11/26/2015 – Thanksgiving Day
The weirdest thing happened tonight.
While my significant-other was visiting family for Thanksgiving dinner (I’m a mostly house-bound borderline agoraphobic moderately paranoid recluse), I hear a timid knock at the kitchen door, which is a few feet away from my computer station.
I freeze (because I’m moderately paranoid and it might be the NSA), and then the timid knock repeats. I peek out the big window on the kitchen wall perpendicular to the door on that side of the house and spot a man in his mid-twenties standing in the road outside of my yard. I’m a little concerned at this point, but then I hear a very small child’s voice.
“I want to stop here,” the small child says.
“Nobody’s home,” the adult male says.
Side note: why is “says” pronounced as sez with a soft e and doesn’t rhyme with a hard a word like the plural of bay, which is similarly spelled? English is so royally fucking unruly.
Back to the story. I’m equal parts curious, paranoid, and concerned at this point.
And then I hear the child’s voice again. “But they’ve got two porch lights on, Daddy, and I can hear music from inside!” *
Knock, knock, knock.
So, I open the door. There’s a little boy, maybe five years old, wearing a Darth Vader costume with the plastic mask pushed up on top of his head.
“Trick or treat,” the kid says.
I sigh, feeling sort of like the Grinch Who Stole Halloween. “I don’t have any candy. Halloween was, like, a month ago. Do you like turkey meat or sauerkraut or cranberry sauce?”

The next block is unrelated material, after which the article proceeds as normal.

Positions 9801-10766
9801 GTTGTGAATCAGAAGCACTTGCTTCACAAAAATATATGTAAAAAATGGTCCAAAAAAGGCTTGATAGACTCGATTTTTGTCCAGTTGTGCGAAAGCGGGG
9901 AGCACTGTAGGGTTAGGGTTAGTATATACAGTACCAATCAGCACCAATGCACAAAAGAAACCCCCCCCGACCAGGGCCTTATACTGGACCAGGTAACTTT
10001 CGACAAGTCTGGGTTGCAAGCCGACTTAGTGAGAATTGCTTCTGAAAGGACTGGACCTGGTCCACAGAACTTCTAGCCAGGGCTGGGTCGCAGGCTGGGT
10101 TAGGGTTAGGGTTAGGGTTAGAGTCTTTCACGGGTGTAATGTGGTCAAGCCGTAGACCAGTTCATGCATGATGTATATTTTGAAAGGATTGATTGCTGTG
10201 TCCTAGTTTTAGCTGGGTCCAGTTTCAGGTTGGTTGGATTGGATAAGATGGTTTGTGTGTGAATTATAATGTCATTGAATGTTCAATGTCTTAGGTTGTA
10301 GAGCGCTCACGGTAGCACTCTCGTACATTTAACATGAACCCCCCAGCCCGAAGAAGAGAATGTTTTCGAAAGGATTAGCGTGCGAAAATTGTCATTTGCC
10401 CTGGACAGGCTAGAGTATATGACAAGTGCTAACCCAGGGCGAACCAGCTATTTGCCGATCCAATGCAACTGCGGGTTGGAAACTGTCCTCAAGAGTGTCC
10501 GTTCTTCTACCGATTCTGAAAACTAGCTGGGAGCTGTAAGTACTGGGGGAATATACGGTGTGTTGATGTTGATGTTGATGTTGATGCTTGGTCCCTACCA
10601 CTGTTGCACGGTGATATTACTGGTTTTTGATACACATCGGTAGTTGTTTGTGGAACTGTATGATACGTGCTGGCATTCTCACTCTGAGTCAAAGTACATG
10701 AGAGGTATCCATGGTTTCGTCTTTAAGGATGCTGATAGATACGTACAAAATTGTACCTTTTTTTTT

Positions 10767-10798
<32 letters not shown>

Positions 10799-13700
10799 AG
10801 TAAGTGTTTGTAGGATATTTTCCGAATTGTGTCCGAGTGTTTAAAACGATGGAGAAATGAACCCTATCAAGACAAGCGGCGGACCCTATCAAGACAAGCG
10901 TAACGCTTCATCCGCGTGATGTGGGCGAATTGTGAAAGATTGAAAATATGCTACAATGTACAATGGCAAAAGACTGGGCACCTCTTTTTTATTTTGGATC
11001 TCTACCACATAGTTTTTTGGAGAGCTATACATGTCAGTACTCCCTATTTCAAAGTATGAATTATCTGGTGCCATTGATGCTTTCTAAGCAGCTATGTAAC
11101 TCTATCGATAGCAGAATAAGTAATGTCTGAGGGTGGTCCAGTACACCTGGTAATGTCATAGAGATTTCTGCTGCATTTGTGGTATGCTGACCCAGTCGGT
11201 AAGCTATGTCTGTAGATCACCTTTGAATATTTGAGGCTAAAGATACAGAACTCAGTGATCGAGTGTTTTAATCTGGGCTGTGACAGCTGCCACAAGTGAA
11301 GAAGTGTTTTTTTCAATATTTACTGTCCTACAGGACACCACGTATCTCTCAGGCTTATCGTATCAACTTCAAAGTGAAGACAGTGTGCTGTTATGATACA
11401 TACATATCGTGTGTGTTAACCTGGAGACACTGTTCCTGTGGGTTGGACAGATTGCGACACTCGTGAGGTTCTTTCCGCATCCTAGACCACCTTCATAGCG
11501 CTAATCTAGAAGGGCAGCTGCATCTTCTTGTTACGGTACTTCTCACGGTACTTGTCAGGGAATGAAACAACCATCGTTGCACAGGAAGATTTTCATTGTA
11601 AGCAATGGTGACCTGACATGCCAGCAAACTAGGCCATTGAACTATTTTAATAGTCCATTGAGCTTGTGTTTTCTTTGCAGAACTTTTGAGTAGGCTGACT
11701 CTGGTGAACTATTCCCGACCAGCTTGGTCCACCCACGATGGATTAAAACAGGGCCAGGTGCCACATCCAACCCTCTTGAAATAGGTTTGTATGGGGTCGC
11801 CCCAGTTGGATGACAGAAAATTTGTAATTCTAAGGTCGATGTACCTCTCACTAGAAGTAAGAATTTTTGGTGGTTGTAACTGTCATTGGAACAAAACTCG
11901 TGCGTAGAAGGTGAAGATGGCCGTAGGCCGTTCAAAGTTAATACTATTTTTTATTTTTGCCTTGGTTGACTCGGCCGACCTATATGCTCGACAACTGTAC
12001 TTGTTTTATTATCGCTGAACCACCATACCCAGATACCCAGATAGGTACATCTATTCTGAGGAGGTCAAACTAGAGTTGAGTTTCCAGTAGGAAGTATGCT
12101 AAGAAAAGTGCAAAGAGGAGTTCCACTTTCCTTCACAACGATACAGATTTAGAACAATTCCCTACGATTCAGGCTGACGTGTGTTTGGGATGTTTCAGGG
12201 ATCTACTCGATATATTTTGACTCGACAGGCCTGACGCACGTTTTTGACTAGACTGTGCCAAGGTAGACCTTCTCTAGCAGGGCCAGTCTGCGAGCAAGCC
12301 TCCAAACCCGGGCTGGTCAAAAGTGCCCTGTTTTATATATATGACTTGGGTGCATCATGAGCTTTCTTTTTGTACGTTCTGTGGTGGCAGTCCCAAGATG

“No,” the kid says, stomping a foot. “Trick or treat. I want candy! I find your lack of candy disturbing.”
Again, I sigh. “Halloween was last month, Anakin. Today is Thanksgiving Day, where we celebrate the hostile takeover of North America, featuring the decimation of native peoples by European folk who didn’t have the good sense to travel a paltry extra twelve-hundred miles south so harsh northern North American winters wouldn’t kill them. I don’t have any candy. Thanksgiving is not a candy holiday.”
The kid’s face screws up all mad and shit, and then he looks over his shoulder at his father, who is standing in the dirt street just beyond the you-people-drive-too-fast tire gully that serves as a curb in our neighborhood.
Kid says to Dad, “It’s really not a candy holiday?”
Dad shakes his head. “Sorry, son. No.”
The kid breaks down and starts sobbing.
I raise my hands in an exaggerated shrug and glare at the dad. “Why didn’t you tell him?”
Dad puts his hands on his head and clutches at his post-grunge hippie-length hair that’s in dire need of product. “Because I have to live with him for at least the next thirteen years and I don’t want him to kill me in my sleep!”
As it turned out, I had two full-sized Three Musketeers bars in my freezer, leftovers from Halloween. I gave them to the kid and told him that if he didn’t listen to his dad from now on, the Easter Bunny would hide mashed-up over-cooked asparagus in his candy next March 27.
Welcome to my blog, y’all.
* Spotify writing playlist with much angst blasting from my Canz.